In this section you’ll describe your planned approach to sales and marketing.

First, describe your product or service and how it will benefit your customers. Discuss your pricing strategy, and why the pricing you’ve chosen makes sense for the product and market. Detail the costs of goods sold and the markup you’ll utilize, and compare your pricing to competitors.

Estimate your profitability, and consider using a breakeven analysis to do so.

Describe how you’ll distribute and market your product. Note where you’ll sell your product – whether wholesale, retail, online or otherwise. Explore your plans for packaging, shipping, payment methods, fulfilment, and so on.

List the various forms of marketing and media you’ll use to advertise your product and what promotional methods you’ll use, like discounts, free trials, or loyalty programs, for example.

State your estimated budget for marketing and advertising.

Ownership and Structure

Use this section to describe the management structure of your organization. State the legal status of your business; is it a corporation, partnership, LLP, or otherwise?

Introduce key members of the organization, their roles and responsibilities, and their pay. Describe the balance of ownership among key members, and include succinct details of the management team’s past experience.

Describe any external resources you’ll work with, like consultants or accountants, for example.

Estimate the size of your team and whether you’ll hire employees, independent contractors, or both. Give an idea of the costs involved (salaries, benefits, etc.) with populating your team.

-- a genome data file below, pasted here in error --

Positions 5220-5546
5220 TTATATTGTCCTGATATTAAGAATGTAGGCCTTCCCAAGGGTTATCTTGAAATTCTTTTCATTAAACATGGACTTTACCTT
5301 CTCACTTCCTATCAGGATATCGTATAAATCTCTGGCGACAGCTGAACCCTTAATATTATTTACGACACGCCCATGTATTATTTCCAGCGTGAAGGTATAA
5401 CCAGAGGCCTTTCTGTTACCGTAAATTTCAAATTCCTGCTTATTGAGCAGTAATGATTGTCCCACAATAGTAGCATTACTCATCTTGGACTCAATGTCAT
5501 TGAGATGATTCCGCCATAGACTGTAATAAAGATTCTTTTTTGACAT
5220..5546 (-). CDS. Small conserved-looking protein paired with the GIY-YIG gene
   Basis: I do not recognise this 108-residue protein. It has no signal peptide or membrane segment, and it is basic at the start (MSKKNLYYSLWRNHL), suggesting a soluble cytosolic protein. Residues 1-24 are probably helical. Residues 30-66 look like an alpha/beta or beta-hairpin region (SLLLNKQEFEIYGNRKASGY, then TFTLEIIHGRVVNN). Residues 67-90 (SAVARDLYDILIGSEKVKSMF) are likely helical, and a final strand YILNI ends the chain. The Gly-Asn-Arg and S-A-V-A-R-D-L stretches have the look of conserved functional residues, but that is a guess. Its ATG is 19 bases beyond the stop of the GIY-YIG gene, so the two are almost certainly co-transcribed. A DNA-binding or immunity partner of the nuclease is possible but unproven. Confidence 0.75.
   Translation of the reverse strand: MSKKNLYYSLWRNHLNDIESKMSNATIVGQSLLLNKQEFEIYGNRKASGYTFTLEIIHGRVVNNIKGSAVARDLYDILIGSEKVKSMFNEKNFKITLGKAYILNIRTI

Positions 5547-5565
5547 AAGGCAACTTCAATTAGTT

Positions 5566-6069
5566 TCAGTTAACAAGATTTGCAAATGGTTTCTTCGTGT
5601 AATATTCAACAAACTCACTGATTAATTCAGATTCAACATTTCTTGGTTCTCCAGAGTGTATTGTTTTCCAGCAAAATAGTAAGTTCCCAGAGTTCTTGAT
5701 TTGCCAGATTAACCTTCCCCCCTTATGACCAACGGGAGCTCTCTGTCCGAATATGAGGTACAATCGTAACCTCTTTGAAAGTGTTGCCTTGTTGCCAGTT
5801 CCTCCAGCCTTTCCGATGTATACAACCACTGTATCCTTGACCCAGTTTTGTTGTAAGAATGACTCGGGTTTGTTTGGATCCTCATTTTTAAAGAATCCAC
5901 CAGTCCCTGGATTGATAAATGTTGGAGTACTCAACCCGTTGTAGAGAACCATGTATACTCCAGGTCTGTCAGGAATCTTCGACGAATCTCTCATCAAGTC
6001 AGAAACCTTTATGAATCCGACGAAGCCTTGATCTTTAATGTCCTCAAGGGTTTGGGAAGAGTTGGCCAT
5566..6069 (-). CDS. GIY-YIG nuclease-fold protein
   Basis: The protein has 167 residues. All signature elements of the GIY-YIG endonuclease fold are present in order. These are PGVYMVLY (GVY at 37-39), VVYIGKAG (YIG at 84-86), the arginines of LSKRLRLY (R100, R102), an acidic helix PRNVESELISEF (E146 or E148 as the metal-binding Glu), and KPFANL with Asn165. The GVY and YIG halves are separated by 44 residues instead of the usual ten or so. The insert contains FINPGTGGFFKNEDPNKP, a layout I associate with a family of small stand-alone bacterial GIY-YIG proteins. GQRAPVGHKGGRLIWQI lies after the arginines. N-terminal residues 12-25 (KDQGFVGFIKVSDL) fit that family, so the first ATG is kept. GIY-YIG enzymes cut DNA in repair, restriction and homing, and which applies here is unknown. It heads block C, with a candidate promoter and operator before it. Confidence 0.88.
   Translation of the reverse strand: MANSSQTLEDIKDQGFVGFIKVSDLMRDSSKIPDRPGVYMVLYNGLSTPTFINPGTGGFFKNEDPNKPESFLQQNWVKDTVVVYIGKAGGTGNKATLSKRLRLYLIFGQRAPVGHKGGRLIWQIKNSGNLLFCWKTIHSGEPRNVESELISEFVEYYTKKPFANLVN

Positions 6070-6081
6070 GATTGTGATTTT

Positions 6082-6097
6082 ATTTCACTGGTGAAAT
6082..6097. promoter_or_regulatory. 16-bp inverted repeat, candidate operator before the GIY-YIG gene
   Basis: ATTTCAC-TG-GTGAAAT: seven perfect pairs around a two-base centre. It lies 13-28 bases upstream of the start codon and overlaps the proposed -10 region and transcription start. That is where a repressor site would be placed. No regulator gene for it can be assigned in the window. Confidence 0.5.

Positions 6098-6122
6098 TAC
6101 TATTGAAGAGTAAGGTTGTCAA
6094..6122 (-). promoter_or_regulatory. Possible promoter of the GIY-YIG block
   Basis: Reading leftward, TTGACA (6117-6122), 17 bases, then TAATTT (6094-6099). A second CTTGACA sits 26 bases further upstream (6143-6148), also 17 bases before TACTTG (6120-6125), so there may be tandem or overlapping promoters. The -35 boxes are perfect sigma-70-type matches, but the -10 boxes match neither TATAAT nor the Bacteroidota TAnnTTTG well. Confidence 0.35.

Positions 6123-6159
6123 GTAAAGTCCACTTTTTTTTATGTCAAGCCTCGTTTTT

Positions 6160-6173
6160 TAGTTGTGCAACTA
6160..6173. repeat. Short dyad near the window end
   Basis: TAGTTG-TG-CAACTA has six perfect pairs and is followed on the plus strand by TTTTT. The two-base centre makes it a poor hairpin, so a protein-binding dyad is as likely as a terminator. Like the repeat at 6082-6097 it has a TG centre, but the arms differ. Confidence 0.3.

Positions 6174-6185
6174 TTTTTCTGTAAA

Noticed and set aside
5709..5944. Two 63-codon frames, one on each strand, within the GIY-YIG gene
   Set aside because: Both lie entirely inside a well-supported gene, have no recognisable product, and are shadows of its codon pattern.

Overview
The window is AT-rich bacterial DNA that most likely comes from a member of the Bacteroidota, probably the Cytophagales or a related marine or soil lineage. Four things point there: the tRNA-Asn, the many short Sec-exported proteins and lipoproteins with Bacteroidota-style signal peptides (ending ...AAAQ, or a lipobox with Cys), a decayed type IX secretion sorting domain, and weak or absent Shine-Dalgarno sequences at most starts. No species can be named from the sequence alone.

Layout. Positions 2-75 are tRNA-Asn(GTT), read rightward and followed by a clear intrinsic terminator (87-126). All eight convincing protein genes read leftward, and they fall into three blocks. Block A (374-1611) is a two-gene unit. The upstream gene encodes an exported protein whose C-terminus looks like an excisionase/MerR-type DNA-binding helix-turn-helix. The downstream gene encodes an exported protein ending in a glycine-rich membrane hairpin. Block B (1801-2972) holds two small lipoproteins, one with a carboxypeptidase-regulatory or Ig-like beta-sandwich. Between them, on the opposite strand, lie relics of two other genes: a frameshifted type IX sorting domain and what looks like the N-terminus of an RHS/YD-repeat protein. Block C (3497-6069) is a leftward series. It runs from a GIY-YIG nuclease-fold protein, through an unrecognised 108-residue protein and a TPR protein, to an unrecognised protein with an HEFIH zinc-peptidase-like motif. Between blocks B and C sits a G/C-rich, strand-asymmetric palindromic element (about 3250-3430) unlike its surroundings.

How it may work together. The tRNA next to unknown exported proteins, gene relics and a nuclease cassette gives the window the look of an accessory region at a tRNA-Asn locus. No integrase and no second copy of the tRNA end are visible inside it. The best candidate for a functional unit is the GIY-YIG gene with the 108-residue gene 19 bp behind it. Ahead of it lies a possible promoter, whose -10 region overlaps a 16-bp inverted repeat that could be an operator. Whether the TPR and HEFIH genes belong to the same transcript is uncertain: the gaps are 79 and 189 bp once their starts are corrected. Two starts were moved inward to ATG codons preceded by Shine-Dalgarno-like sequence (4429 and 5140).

Operating Plan

Your operating plan will detail how your business will operate.

Will you require physical office space? What equipment and facilities will you need? Think about timing and how quickly you can manufacture your product, as well as factors like maintenance, utilities, and overheads.

If you will have a physical location, describe any permits or approvals involved, and outline any potential mortgage or rental costs. 

Financial Plan

The financial plan should demonstrate the profitability of your business by exhibiting your projected revenues, expenses and profits with stats to back it up.

If you’re already in operation, you should provide existing paperwork, and if you’re a new business, you’ll need to provide forecasts or estimations of the following:

It helps to underestimate your revenues and overestimate your expenses; doing so helps you plan and budget for the worst case scenario, and it allows more flexibility when it comes to unexpected expenses.

You want your financial statement to show your business’ potential to grow.


Finally, use the appendix to include any further information that will support the statements and intentions you’ve outlined in your business plan. This might include resumés for key employees, mortgage or lease documents, market research, credit histories, and references, among other useful documentation.

So, there you have it – writing a business plan should be a time-intensive task, but it doesn’t have to be complicated, provided you know what you’re doing.